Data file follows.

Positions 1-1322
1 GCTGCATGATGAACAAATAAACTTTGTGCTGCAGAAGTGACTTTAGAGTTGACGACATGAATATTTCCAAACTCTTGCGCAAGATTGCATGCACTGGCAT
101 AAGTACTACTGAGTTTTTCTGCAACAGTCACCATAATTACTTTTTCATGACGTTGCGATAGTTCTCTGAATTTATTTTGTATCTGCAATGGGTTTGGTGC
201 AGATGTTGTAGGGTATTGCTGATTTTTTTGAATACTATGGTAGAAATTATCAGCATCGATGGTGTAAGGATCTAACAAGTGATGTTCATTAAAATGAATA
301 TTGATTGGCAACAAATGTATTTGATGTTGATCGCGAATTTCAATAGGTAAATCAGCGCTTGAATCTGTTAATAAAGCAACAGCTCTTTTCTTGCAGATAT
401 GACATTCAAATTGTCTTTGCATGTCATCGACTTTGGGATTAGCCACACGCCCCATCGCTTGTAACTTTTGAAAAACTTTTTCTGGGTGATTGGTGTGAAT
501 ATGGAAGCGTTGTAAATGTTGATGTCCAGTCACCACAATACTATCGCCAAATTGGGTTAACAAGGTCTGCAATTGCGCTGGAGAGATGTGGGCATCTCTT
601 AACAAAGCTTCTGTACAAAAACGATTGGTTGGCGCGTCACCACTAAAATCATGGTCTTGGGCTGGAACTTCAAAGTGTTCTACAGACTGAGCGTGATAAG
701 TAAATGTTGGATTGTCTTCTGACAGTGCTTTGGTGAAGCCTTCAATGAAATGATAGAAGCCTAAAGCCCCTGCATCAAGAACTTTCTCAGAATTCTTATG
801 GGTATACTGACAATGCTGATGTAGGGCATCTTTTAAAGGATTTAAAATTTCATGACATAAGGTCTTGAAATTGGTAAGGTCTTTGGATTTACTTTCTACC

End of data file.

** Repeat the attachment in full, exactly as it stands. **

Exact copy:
Positions 1-1322
1 GCTGCATGATGAACAAATAAACTTTGTGCTGCAGAAGTGACTTTAGAGTTGACGACATGAATATTTCCAAACTCTTGCGCAAGATTGCATGCACTGGCAT
101 AAGTACTACTGAGTTTTTCTGCAACAGTCACCATAATTACTTTTTCATGACGTTGCGATAGTTCTCTGAATTTATTTTGTATCTGCAATGGGTTTGGTGC
201 AGATGTTGTAGGGTATTGCTGATTTTTTTGAATACTATGGTAGAAATTATCAGCATCGATGGTGTAAGGATCTAACAAGTGATGTTCATTAAAATGAATA
301 TTGATTGGCAACAAATGTATTTGATGTTGATCGCGAATTTCAATAGGTAAATCAGCGCTTGAATCTGTTAATAAAGCAACAGCTCTTTTCTTGCAGATAT
401 GACATTCAAATTGTCTTTGCATGTCATCGACTTTGGGATTAGCCACACGCCCCATCGCTTGTAACTTTTGAAAAACTTTTTCTGGGTGATTGGTGTGAAT
501 ATGGAAGCGTTGTAAATGTTGATGTCCAGTCACCACAATACTATCGCCAAATTGGGTTAACAAGGTCTGCAATTGCGCTGGAGAGATGTGGGCATCTCTT
601 AACAAAGCTTCTGTACAAAAACGATTGGTTGGCGCGTCACCACTAAAATCATGGTCTTGGGCTGGAACTTCAAAGTGTTCTACAGACTGAGCGTGATAAG
701 TAAATGTTGGATTGTCTTCTGACAGTGCTTTGGTGAAGCCTTCAATGAAATGATAGAAGCCTAAAGCCCCTGCATCAAGAACTTTCTCAGAATTCTTATG
801 GGTATACTGACAATGCTGATGTAGGGCATCTTTTAAAGGATTTAAAATTTCATGACATAAGGTCTTGAAATTGGTAAGGTCTTTGGATTTACTTTCTACC